before (Figure 12.13b). Typically, the number of cells overlapped by this region would
be smaller than eight. Again, care must be taken to visit the correct cells when the
rectangular region extends over a cube edge.
The presented method has an expected complexity of O(n). An alternative but
less efﬁcient O(n log n) tree-based sorting method is given in [Salesin92]. Alternative solutions to the problem of merging (near) co-planar faces are presented in
[Hinker93] and [Kalvin96].
12.4.1 Testing Co-planarity of Two Polygons
One approach to testing if two polygons are co-planar is to compute the angle
between their plane normals. If the angle is less than some given tolerance, the
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Chapter 12 Geometrical Robustness
polygons are considered co-planar and can be merged. This method works for many
applications, such as general model simpliﬁcation [Hinker93]. However, for collision
detection purposes this approach is fundamentally ﬂawed. Consider two polygons,
A1 and B1 , at a ﬁxed angle θ to each other, requiring a plane thickness of d1 of
a representative plane for all vertices to be included in the plane, as illustrated in
Figure 12.14. Let the polygons be scaled up in size, giving A2 and B2 . Even though θ
remains constant, the required thickness d2 of the new representative plane increases
without bound as the polygons are scaled up in size.
Clearly, the angle between the polygon normals is only a relative measurement of
the co-planarity of the polygons. For an absolute error measurement, the thickness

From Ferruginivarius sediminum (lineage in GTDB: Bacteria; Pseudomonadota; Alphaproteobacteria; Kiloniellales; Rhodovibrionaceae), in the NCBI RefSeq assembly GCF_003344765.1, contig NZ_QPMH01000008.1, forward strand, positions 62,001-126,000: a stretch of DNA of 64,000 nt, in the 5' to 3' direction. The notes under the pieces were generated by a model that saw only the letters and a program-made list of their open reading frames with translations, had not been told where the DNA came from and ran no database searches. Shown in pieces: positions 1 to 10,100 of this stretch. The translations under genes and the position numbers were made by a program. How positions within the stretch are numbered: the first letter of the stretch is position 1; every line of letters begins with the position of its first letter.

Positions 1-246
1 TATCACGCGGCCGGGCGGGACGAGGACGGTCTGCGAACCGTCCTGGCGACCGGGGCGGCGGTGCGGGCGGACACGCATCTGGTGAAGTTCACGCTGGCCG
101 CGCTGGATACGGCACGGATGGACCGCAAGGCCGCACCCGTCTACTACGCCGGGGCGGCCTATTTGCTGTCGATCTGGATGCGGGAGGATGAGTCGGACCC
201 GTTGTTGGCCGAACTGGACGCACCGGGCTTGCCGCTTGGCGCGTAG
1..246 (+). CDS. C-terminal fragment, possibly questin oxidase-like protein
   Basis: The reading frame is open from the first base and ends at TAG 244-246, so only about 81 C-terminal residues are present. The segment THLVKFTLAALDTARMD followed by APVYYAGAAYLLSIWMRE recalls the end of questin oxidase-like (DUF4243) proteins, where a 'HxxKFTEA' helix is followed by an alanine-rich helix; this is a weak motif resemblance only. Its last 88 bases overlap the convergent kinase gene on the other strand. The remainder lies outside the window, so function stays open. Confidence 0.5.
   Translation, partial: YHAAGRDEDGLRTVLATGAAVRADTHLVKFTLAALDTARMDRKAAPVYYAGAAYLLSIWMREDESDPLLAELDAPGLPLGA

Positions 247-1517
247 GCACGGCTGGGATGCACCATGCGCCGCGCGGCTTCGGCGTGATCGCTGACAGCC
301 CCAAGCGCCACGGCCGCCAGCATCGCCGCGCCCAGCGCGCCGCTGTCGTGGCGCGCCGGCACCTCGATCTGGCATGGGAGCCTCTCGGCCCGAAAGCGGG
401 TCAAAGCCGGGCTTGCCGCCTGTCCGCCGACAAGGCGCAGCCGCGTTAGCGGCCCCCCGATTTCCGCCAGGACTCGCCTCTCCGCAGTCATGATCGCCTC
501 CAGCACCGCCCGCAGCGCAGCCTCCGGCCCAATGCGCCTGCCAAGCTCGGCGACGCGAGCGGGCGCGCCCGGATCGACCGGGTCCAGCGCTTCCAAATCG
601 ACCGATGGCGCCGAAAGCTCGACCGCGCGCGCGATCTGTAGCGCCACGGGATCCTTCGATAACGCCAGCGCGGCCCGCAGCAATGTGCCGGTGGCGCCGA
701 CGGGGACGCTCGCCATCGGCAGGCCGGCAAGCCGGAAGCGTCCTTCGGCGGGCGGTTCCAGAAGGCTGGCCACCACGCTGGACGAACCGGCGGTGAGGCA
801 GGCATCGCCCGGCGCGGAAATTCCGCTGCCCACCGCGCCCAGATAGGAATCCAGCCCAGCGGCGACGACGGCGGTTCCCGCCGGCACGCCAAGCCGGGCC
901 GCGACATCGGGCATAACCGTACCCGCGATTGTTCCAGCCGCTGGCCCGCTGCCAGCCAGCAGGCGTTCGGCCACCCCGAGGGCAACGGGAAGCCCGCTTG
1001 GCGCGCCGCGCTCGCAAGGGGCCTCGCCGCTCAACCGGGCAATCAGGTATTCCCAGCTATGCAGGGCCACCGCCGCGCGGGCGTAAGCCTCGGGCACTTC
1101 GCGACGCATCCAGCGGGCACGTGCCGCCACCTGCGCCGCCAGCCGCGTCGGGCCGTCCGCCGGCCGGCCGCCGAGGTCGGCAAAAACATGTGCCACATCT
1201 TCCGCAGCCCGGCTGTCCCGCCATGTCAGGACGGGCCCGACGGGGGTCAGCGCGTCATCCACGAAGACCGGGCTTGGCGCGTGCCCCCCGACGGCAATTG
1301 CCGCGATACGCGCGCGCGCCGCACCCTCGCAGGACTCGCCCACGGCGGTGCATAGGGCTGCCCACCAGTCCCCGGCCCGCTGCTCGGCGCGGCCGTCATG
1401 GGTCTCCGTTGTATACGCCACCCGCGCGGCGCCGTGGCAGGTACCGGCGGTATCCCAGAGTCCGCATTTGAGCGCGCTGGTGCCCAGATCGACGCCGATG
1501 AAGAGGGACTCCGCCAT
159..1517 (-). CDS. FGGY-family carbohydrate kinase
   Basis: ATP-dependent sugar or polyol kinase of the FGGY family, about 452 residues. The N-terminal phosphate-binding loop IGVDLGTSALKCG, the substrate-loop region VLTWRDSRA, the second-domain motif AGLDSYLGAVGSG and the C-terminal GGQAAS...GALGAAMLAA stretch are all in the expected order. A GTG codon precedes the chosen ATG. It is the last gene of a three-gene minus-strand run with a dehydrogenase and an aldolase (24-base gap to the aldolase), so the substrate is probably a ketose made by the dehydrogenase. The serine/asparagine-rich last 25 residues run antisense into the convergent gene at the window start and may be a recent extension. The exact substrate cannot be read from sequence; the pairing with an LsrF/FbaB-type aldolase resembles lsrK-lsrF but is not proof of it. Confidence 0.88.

of the representative plane must be considered. A better solution to testing two
polygons for co-planarity is therefore to perform the merging of the two polygons,
conceptually, and see if the resulting polygon is considered planar by a polygon
planarity test (presented in the next section). This approach directly extends to the
merging of an arbitrary number of polygons.
To use a relative measurement of co-planarity for controlling merging of polygons
for use with a collision detection system, the vertices of the merged polygons must be
snapped to the representative plane of the merged polygon. This bounds the deviation
of the polygon vertices from the plane, allowing the distance error to remain less than
the tolerance value used to enforce thickness of the polygon for robust intersection
tests.
However, with welded vertices snapping the vertices of one or more polygons to a
representative plane inevitably introduces nonplanarity errors in faces sharing vertices
with these polygons. Trying to address this would likely cause a ripple effect involving
all vertices of the object. A reasonable solution is to let a subsequent triangulation
pass take care of triangulating any faces that have been made more nonplanar than
the given tolerance allows. Unfortunately, nothing guarantees that there are not more
faces created during this triangulation than are removed through the initial merging
process!
A1
A2
B1
d1
B2
d2
Figure 12.14 Testing the angle between the normals of the planes of two polygons is a